|Group:||Group V ((−)ssRNA)|
Sangassou virus (SANGV) is single-stranded, negative-sense RNA virus species of the genus hantavirus in the Bunyaviridae family. It was first isolated in an African wood mouse (Hylomyscus simus) in the forest in Guinea, West Africa in 2010. It is named for the village near where the mouse was trapped. It is the first indigenous Murinae-associated African hantavirus to be discovered.
The virus genome consists of three segments of negative-stranded RNA; the large (L) segment encodes the viral RNA-dependent RNA polymerase, the medium (M) segment encodes the envelope glycoproteins Gn and Gc (cotranslationally cleaved from a glycoprotein precursor), and the small (S) segment encodes the nucleocapsid (N) protein.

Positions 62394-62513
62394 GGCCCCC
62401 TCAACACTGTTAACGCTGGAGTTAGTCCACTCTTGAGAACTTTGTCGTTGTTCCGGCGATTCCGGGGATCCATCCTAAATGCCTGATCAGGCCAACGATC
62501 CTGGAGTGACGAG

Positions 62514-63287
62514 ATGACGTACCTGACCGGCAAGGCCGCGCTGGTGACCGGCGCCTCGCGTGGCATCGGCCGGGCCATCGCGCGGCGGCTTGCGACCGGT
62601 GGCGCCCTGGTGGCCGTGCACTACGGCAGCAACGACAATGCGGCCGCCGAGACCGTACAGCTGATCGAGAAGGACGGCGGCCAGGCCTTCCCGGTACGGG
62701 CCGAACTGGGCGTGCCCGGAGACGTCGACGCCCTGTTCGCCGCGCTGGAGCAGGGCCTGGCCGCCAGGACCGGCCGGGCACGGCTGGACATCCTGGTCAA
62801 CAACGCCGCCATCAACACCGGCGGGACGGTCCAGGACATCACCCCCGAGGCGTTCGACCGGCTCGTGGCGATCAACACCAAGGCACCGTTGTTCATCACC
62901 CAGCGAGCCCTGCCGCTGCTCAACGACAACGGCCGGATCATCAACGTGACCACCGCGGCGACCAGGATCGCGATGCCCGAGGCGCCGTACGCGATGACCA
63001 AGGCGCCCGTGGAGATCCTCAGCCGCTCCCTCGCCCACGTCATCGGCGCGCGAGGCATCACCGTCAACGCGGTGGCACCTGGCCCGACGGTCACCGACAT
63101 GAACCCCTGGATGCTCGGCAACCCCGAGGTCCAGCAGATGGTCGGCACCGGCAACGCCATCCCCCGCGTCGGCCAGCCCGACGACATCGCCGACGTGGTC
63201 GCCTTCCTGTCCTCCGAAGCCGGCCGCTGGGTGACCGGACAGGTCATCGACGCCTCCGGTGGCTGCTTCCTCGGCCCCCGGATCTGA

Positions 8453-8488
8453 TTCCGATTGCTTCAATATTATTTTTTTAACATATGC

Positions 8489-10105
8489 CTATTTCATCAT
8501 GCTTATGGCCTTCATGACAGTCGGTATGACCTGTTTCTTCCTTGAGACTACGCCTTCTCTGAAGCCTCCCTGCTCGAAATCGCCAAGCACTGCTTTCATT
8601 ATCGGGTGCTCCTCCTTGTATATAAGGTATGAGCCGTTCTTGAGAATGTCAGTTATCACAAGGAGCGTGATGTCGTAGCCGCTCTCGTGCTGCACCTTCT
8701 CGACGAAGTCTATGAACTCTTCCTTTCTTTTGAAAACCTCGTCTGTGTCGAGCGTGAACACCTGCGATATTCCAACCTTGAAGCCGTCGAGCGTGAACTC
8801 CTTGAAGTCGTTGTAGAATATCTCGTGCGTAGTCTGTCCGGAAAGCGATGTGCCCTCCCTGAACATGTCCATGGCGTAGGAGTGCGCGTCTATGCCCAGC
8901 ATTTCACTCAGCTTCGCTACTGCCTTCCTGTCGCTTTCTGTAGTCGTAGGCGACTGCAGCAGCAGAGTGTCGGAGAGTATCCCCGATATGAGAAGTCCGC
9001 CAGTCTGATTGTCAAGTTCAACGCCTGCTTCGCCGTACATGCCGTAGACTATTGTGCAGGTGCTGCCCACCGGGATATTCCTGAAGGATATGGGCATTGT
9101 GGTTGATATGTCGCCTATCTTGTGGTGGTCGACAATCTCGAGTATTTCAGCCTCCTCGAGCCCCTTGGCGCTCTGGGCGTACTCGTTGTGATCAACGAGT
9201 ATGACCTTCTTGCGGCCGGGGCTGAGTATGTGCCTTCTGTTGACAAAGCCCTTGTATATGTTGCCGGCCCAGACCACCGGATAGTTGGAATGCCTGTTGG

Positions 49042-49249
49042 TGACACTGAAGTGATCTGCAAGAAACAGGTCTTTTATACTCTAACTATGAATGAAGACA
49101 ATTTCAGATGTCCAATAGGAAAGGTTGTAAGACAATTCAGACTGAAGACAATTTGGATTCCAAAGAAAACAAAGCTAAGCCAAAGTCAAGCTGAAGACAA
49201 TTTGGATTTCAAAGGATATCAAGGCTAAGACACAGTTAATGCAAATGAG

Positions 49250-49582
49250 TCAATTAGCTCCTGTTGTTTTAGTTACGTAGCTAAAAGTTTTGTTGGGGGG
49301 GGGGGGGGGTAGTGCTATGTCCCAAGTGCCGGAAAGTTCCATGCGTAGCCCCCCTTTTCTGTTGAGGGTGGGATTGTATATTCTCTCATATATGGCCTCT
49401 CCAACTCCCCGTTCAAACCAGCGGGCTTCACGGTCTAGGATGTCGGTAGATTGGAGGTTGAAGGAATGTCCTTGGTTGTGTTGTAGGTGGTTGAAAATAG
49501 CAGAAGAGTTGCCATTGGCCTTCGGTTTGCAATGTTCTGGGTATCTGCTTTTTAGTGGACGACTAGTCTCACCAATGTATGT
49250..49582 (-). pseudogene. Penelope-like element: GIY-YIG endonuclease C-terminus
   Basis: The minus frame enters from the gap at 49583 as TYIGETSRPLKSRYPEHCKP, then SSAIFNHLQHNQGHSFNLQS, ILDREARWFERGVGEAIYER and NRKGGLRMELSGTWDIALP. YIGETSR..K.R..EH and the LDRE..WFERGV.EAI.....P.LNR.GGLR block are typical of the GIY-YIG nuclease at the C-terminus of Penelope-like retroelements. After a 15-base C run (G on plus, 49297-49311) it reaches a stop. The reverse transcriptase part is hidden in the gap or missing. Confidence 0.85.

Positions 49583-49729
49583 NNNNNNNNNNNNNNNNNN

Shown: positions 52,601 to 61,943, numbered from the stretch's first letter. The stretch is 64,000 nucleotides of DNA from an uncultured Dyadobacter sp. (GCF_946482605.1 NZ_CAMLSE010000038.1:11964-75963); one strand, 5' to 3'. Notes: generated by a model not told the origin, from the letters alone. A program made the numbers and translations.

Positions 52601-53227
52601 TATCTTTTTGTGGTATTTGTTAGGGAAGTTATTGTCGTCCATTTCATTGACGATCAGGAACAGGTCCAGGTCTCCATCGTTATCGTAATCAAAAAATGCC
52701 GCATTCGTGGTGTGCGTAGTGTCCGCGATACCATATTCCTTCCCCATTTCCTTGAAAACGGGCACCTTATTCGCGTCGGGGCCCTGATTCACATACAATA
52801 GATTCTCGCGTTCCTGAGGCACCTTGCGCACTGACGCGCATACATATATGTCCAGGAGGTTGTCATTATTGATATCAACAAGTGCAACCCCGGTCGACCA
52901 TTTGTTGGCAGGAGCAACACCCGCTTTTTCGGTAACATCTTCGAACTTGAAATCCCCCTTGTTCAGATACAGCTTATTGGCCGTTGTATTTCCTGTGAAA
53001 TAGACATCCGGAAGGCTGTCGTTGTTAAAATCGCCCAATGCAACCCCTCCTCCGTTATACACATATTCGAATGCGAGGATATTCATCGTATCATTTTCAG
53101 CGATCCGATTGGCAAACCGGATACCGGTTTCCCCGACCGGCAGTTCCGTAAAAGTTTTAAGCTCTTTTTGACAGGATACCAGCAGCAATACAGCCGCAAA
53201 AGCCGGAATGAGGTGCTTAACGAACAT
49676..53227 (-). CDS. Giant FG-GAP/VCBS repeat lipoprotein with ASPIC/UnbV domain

In rodents, hantavirus produces a chronic infection with no adverse sequelae. In humans, hantavirus produces two major clinical syndromes: hemorrhagic fever or pulmonary syndrome. European, Asian, and African rodent-borne hantaviruses cause hemorrhagic fever. The pulmonary syndrome, caused by the species Sin Nombre virus, has not been found anywhere other than the United States where deer mice are the natural hosts. It was discovered in 1993 during an outbreak in the Four Corners region of the southwestern United States.
Natural reservoirs for this hantavirus species include the split faced bat, moles, and shrews. Rodent-borne hantaviruses form three major evolutionary clades corresponding to the subfamilies of their rodent hosts. HTNV, SEOV, and DOBV are examples of Murinae-associated hantaviruses. PUUV and Tula virus (TULV) belong to the Arvicolinae-associated hantaviruses, and SNV and ANDV are representatives of Neotominae- and Sigmodontinae-associated hantaviruses.
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